1. Valid Immigrant Visa: The individual must have an immigrant visa available to them. This means that their priority date, as indicated on their Form I-140 approval notice, must be current according to the Visa Bulletin issued by the U.S. Department of State.

  2. Maintaining Intent: They must maintain the intent to immigrate to the United States. This means they should not have abandoned their intention to become a permanent resident of the U.S. while abroad. Providing evidence of ties to the U.S., such as maintaining a job offer or residence, can help demonstrate intent.

  3. Nonimmigrant Visa: If the individual had a nonimmigrant visa before leaving the U.S., they must have a valid nonimmigrant visa for re-entry, unless they are eligible for visa-free travel under the Visa Waiver Program (VWP) or are traveling under another visa exemption.

  4. Advance Parole (if applicable): If the individual applied for and was granted Advance Parole (Form I-131) before leaving the U.S., they should use it for re-entry. Advance Parole allows individuals with pending adjustment of status applications to re-enter the U.S. without abandoning their green card application.

  5. Admissibility: The individual must be admissible to the United States. This means they should not be subject to any grounds of inadmissibility, such as criminal convictions, health-related issues, or immigration violations.

  6. Port of Entry Inspection: Upon arrival at a U.S. port of entry, the individual must undergo inspection by a Customs and Border Protection (CBP) officer, who will determine their admissibility and eligibility to enter the United States.

  7. Documentation: They should carry the necessary documentation, including their passport, immigrant visa (if applicable), Form I-94 (arrival/departure record), Form I-797 (Form I-140 approval notice), and any other relevant immigration documents.

It’s important for individuals in this situation to consult with an immigration attorney or seek guidance from U.S. Citizenship and Immigration Services (USCIS) to ensure they meet all requirements for re-entry and adjustment of status.

Maintaining valid I-140 petition

It’s crucial to ensure that your I-140 petition remains valid to avoid potential issues. If you leave the United States, you may accrue unlawful presence, making it challenging to return. Without a waiver, obtaining a visa or any other immigration benefits could become quite tricky.

Maintaining good standing and following all the rules is essential to avoid complications. If you plan to return to the U.S. on an approved I-140, keeping the same job as changing jobs could risk your petition’s status.

It’s always a good idea to work closely with an immigration specialist to get guidance on how to preserve your I-140 petition while outside America.

Staying clear of actions that cause inadmissibility is critical, too. This way, you protect your chance to return and continue the path towards permanent residence.

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Risks and Benefits of Traveling While I-140 is Pending

Traveling with a pending I-140 can offer benefits like meeting family or handling business overseas. You might also need to leave if an emergency comes up. But doing so has risks, too.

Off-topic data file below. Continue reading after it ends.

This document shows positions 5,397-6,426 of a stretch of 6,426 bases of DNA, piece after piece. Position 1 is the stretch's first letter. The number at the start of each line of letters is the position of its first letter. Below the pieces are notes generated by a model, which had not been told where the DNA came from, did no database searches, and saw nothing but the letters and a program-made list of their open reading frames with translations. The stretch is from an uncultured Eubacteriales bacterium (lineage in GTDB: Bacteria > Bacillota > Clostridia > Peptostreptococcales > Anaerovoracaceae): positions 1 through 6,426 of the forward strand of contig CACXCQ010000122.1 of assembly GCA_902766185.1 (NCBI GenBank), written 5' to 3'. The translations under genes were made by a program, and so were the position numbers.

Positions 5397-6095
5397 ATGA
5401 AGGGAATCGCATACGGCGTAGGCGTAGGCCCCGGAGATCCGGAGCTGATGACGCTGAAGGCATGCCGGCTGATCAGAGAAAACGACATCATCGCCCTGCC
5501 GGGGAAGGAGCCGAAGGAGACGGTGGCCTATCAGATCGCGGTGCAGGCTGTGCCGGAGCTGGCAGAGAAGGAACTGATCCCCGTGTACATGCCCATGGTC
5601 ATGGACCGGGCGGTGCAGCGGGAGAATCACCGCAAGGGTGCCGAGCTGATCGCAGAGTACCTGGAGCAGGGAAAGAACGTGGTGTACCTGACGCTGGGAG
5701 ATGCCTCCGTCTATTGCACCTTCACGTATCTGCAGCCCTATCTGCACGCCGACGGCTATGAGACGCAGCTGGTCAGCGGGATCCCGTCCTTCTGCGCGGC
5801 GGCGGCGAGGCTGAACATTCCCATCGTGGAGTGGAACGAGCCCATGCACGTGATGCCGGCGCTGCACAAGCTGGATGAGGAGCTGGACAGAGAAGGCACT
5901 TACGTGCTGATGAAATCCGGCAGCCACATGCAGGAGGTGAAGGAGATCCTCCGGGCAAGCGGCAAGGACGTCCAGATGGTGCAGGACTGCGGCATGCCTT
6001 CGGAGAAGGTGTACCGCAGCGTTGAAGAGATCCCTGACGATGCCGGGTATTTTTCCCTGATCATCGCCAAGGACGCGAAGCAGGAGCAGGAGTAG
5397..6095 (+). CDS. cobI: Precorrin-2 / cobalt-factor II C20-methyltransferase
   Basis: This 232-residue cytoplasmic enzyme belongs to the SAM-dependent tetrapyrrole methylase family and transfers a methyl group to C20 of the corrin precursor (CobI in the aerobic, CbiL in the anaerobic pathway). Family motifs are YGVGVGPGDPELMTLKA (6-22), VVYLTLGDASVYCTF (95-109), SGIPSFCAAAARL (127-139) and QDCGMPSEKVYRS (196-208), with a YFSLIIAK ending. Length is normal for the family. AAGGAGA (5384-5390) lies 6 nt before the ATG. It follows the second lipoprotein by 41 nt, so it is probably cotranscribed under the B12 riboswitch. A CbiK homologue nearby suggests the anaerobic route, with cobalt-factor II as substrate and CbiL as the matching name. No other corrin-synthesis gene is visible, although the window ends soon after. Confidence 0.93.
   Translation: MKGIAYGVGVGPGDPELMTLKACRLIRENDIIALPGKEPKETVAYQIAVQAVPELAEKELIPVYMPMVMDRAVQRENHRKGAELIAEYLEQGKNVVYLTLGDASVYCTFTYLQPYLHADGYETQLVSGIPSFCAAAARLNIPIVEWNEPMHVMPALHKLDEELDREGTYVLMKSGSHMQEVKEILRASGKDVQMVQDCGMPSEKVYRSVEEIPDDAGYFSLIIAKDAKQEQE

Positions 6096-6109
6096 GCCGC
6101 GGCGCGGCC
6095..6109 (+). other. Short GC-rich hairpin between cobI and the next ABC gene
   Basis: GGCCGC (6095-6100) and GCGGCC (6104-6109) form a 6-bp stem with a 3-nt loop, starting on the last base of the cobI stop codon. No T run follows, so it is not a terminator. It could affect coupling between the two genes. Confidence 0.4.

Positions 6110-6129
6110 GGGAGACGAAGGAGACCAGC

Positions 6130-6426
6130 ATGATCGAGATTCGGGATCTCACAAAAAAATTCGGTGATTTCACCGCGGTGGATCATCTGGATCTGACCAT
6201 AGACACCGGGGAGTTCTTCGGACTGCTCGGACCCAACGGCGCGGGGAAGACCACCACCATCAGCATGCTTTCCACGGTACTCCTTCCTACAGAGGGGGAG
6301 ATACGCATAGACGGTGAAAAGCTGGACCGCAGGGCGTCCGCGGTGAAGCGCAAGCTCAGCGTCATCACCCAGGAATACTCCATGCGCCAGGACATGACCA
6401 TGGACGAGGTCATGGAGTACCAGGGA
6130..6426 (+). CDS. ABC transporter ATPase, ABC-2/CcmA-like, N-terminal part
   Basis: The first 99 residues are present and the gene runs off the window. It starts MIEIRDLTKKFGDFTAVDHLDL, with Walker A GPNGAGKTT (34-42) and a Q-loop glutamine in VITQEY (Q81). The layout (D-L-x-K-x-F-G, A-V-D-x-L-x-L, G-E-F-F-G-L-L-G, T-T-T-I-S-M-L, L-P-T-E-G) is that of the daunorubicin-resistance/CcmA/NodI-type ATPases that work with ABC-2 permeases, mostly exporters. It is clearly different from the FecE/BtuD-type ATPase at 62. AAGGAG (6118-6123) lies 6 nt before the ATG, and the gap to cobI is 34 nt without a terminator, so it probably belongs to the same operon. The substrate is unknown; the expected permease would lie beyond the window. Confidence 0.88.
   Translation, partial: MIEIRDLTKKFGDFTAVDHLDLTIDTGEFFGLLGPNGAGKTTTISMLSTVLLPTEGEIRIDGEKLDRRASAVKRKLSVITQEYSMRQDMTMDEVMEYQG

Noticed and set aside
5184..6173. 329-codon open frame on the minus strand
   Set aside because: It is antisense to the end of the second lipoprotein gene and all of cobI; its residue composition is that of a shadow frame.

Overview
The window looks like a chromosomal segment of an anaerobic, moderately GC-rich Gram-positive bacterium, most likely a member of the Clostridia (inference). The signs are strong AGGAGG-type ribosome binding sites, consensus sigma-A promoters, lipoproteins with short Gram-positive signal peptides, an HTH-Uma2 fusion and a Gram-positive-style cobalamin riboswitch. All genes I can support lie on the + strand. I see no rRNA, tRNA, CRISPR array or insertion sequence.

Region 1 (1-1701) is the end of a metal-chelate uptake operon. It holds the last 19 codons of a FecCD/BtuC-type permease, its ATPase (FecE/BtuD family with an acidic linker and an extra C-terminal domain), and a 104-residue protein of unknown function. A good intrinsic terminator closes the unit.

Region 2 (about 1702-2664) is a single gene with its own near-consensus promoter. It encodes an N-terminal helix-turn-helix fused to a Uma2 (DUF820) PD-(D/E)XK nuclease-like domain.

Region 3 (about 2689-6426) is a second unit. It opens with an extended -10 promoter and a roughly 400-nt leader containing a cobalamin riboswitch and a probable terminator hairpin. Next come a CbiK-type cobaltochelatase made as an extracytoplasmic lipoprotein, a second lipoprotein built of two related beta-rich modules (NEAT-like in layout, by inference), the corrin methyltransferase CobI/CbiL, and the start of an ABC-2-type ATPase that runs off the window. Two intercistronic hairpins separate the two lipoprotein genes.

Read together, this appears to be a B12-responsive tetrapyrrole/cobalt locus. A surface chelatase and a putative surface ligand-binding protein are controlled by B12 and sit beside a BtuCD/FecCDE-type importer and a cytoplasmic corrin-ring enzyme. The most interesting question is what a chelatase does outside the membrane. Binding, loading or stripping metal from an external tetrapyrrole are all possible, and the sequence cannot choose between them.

Your application could be seen as abandoned if you go without the right travel documents. Also, getting back into the U.S. may not be guaranteed.

There are ways to keep your application safe while you’re away. One is getting advance parole before you leave. This document lets you come back legally and continue with your immigration process.

However, there’s always a chance for border delays or issues that could upset your plans.

Remember, staying in touch with immigration services and following their advice is crucial. Travel smartly by planning and understanding all rules that apply to your case.


You may leave the U.S. after your I-140 is approved. Before you go, make sure you understand legal issues and have a plan for returning. Work with a sponsor if you need an H1B visa to come back.

Keep your I-140 petition current during your time away. Remember, leaving comes with risks but also some benefits; weigh them carefully.


1. What happens if I leave the U.S. after my I-140 approval?

Leaving the U.S. after the approval of your I-140 form doesn’t invalidate your immigrant petition. You can still return for your immigrant visa interview abroad once your priority date becomes current.

2. Can I use advance parole documents to re-enter the U.S.?

Yes, you can use advance parole documents to re-enter the U.S. temporarily if you have a pending adjustment application.

3. Is it possible to maintain employment card after leaving the U.S.?

The employment authorization document or card is issued for a specific period d of time and does not expire or become void by the mere act of leaving. Maintaining authorization for employment after leaving the U.S. is possible if you return using a valid nonimmigrant status like an H or L visa and continue working with the same employer.

4. Will my family be able to join me in the U.S.?

Your dependent family members can apply for visas to join you in the U.S. Dependent children may be protected under the Child Status Protection Act during consulate processing.

5. Are there risks involved in leaving before adjusting my status?

Leaving before adjusting your status carries risks, such as unpredictable processing times and potential issues with maintaining or reinstating legal status upon return. It’s advisable to consult an immigration expert before departure.

6. Can I attend a visa appointment at any consular post abroad?

Visa appointments should be scheduled at an overseas American consulate with jurisdiction over your residence abroad. The availability of appointments depends on the consulate’s scheduling system.